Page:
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Creation of micro-topographic features: a new tool for introducing specialist species of calcareous grassland to restored sites?

Wagner, Markus; Bullock, James M.; Hulmes, Lucy; Hulmes, Sarah; Peyton, Jodey; Amy, Sam R.; Savage, Joanna; Tallowin, Jerry B.; Heard, Matthew S.; Pywell, Richard F.. 2016 Creation of micro-topographic features: a new tool for introducing specialist species of calcareous grassland to restored sites? Applied Vegetation Science, 19 (1). 89-100. 10.1111/avsc.12198

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Abstract/Summary

Questions: What types of pre-sowing disturbance are most suitable to establish specialist forbs of calcareous grassland at previously agriculturally improved restored sites? What impact does management regime have on post-establishment abundance-dynamics? Location: Pegsdon Hills, Bedfordshire, UK. Methods: We set up a 4-yr experiment using a split-plot design to combine pre-sowing disturbance treatments at sub-plot level (undisturbed control, glyphosate spraying, harrowing, and creation of ridge-and-furrow features) with three post-establishment management regimes applied at main plot level in years 2–4, involving either summer cutting or summer cattle grazing, and presence or absence of spring sheep grazing, along with autumn cattle grazing in all regimes. After disturbance application, we sowed a seed mixture containing ten specialist species of calcareous grassland. Using quadrat-based methods, we monitored first-year establishment and subsequent dynamics, including reproductive status of species at quadrat level. Initial establishment and subsequent dynamics were analysed separately using LMM. Results: Initial establishment of sown species was promoted both by harrowing and by ridge-and-furrow creation. While some species were about equally promoted by both, several other species benefited more strongly or exclusively from ridge-and-furrow creation. Effects of disturbance largely persisted in subsequent years, but for some species, different dynamics were observed for harrowed and ridge-and-furrow treatments. Thymus pulegioides and Hippocrepis comosa gradually achieved higher abundances in the ridge-and-furrow treatment, in which notable levels of bare ground persisted for much longer than in the harrowed treatment. In contrast, Filipendula vulgaris and Pimpinella saxifraga achieved higher abundance in the harrowed treatment. Sown species tended to reach reproductive stage faster in the ridge-and-furrow treatment than in the harrowed treatment. By the end of the study, management regimes had resulted in few effects on species dynamics. Conclusions: Establishment of specialist species of calcareous grassland crucially depended on bare ground creation prior to sowing. Ridge-and-furrow creation resulted in more persistent reduction of competition than the standard practice of harrowing, provided more suitable conditions for low-statured specialist species, and generally enabled faster transition of introduced specialist species to reproductive stage. Our results thus illustrate potential benefits of using more severe disturbance when introducing specialist species of calcareous grassland at restored sites.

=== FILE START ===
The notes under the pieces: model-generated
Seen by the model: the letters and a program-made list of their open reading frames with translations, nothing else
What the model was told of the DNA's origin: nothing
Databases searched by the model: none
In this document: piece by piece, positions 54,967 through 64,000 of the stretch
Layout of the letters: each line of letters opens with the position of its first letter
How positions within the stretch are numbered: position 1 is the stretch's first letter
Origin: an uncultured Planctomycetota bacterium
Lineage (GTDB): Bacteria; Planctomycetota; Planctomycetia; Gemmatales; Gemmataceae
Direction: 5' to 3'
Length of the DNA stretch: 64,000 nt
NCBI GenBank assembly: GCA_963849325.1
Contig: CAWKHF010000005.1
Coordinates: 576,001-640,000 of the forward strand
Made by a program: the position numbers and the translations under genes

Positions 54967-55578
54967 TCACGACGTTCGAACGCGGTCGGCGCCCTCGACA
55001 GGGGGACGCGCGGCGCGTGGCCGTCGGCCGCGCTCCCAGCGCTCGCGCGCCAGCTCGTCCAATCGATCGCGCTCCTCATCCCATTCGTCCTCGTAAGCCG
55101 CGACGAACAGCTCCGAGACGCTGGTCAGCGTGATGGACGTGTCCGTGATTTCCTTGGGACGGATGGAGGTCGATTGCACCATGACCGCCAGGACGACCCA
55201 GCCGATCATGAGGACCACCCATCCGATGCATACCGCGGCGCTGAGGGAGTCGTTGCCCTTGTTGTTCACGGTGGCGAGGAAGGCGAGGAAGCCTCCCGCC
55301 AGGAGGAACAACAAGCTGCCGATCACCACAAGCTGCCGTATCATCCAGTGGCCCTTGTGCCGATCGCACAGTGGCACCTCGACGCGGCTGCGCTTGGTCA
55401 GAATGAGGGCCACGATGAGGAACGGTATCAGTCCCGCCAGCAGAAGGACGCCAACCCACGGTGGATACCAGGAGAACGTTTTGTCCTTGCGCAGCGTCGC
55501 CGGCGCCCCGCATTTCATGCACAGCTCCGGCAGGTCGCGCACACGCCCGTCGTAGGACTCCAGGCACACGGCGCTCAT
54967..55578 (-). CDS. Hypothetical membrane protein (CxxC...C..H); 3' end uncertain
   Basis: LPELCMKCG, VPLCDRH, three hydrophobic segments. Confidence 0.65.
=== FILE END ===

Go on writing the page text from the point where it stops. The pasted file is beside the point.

Item Type: Publication - Article
Digital Object Identifier (DOI): 10.1111/avsc.12198
CEH Sections: Pywell
ISSN: 1402-2001
Additional Keywords: bare ground, calcareous grassland, ecological restoration, grazing regimes, harrowing, micro-topographic variation, reproductive stage, ridge-and-furrow creation, seedling establishment
NORA Subject Terms: Ecology and Environment
Date made live: 10 Nov 2015 14:30 +0 (UTC)
URI: http://nora.nerc.ac.uk/id/eprint/512172

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